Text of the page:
But when Lauren seemed feverish and unsteady on her feet one evening, it prompted a visit to the hospital. In the emergency room, Lauren’s mental state began to deteriorate. She grew violent towards her doctors, and in the weeks that followed, her sense of reality blurred with the post-apocalyptic world she had been watching on TV. She was later diagnosed with anti-NMDAr encephalitis.
Paraneoplastic neurological syndromes: a practical approach to diagnosis and management
Dr Sophie Binks and Professor Sarosh Irani, from the Oxford Autoimmune Neurology Group, about their recent paper about a practical approach to diagnosis and management of paraneoplastic neurological syndromes.
Neurological and cognitive outcomes after antibody-negative autoimmune encephalitis in children
Ab-negative AE was associated with poorer cognitive outcomes than NMDARE at 1-year follow-up. Further studies are required to evaluate if immunotherapy can be optimized to improve outcome.
Forty-four patients (26 females, 18 males, median age 9y 2mo [interquartile range 4y 5mo–11y 8mo], 23 with NMDARE) with a diagnosis of autoimmune encephalitis were included. Postencephalitic epilepsy was more frequent after Ab-negative AE compared to NMDARE (61% vs 14%, p=0.002). Cognitive testing was performed in a subset of patients (n=21; Ab-negative AE=11, NMDARE=10). Full-scale IQ was lower after Ab-negative AE than NMDARE (mean IQ 75 vs 92, p=0.02), primarily because of reduced verbal comprehension index (80 vs 98, p=0.01) and working memory index (77 vs 95, p=0.09). The cognitive function most commonly impaired was executive function (80% [8/10] vs 22% [2/9]).
Use and Safety of Immunotherapeutic Management of N-Methyl-d-Aspartate Receptor Antibody Encephalitis A Meta-analysis
If you have a diagnosis of anti-NMDAr encephalitis, this newly published key paper is one you should be aware of. It was mentioned in Dr. Lim’s and Dr. Abbatemarco’s webinars last month for AE Awareness Month. A meta-analysis of 1,550 patients with NMDARE.
– Factors associated with good functional outcomes were adolescent age and first-line treatment with either plasmapheresis alone, corticosteroids with IVIG, or corticosteroids with IVIG and plasmapheresis.
– Factors associated with poor functional outcome were infant or older adult age, ICU admission, EEG extreme delta brush pattern, lack of immunotherapy ≤30 days of onset, and maintenance IVIG treatment for ≥six months.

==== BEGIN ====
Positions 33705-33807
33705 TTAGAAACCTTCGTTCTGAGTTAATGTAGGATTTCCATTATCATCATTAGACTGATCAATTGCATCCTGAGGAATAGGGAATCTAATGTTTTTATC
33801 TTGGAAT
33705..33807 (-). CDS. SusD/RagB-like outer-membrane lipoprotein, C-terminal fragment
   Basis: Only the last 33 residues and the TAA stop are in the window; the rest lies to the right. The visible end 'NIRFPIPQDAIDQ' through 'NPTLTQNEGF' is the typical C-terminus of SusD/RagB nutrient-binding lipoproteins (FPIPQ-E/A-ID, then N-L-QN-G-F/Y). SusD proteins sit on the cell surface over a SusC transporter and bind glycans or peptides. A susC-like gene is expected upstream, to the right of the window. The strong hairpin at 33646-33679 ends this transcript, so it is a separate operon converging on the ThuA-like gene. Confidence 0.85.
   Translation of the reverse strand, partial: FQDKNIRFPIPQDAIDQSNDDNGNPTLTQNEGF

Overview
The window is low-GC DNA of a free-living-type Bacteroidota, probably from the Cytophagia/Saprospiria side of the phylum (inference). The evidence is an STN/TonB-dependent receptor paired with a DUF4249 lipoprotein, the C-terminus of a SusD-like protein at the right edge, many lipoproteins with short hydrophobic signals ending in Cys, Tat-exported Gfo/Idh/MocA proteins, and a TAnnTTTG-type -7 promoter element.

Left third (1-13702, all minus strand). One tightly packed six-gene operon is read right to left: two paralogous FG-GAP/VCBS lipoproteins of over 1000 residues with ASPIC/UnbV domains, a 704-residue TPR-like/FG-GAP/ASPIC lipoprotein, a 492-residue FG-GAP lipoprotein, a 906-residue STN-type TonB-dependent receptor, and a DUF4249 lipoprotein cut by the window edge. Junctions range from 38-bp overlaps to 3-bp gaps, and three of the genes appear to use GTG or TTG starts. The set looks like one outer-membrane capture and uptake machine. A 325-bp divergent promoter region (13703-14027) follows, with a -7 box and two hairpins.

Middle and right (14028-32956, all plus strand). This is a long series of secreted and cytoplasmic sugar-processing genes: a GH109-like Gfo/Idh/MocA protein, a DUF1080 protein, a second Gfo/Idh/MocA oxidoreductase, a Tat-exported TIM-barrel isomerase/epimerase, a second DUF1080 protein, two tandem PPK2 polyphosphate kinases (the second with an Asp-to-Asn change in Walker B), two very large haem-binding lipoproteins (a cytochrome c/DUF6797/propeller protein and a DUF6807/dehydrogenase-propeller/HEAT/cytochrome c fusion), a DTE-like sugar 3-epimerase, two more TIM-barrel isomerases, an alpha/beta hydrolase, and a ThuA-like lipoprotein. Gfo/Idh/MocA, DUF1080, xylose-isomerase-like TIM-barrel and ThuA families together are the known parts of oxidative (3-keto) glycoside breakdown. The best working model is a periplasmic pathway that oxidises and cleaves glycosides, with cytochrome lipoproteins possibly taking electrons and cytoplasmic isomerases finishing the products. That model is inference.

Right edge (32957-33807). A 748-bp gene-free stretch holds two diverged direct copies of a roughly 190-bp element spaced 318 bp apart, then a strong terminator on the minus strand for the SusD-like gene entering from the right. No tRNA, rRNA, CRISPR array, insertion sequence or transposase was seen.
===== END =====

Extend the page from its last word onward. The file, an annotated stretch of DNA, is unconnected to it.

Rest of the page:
– Relapsing disease was associated with adolescent age, and non-relapsing disease was associated with rituximab use or maintenance IVIG for ≥six months.
AE Trivia Playing Cards
The perfect companion for patients, caregivers & therapists
We appreciate the National Organization of Rare Diseases’ (NORD) enthusiastic support in recommending this groundbreaking product.
AE Warrior Store
Puzzles Featuring Original Art by AE Warriors
|New arrivals at The AE Warrior Store. We are pleased to present ~The AE Wingman Collection. Get some swag for your spouse, partner, BFF, caregiver, or advocate that is sure to bring a smile and remind them of how proud you are of their fighting spirit and dedication to helping you on your AE journey.|
Any AE Warrior knows that we are NOTHING without our #AEWingman’s support and guidance. Our Wingman is the person who has been right by our side encouraging us every inch of our AE journey.
The moniker “AE Wingman” should invoke a sense of pride and reaffirmation of the courage and determination it has taken to advocate so long and hard to help us regain health.
Don’t forget to #GiveAtCheckOut if you purchase your gift through PayPal! (See: Shop and Support IAES Through PayPal’s #GiveAtCheckOut program below).
The proceeds of your purchase will immediately support Autoimmune Encephalitis patients, caregivers, and families who are walking this difficult journey. Proceeds also go to support research that may one day lead to a cure.
Shop & Support IAES Through PayPal’s
Get that great deal online and support IAES at the same time!
When you shop Amazon Smiles and select IAES as the non-profit you want to support, Amazon will donate .5% of our purchases to the International Autoimmune Encephalitis Society.
This simple act of kindness, will support the work we do and advance our ability to service the community. MakeMeSmile is an extension for Chrome that makes sure you select International Autoimmune Encephalitis Society when you shop online. It’s free to download. And you don’t even need to sign up.
Donations raised are greatly appreciated and directly support research, patients, caregivers, and families through their journey so the best outcomes can be reached. Your contribution to our mission will help save a life and improve the quality of lives for others. Be a part of the solution by supporting IAES.
Driven by the knowledge that “Education is Power”, Int’l AE Society manages an educational support group for patients diagnosed with Autoimmune Encephalitis and their loved ones on Face Book, empowering them to be strong self-advocates and advocates that will lead them to best outcomes and recovery. We are the premiere organization leading in these vital roles.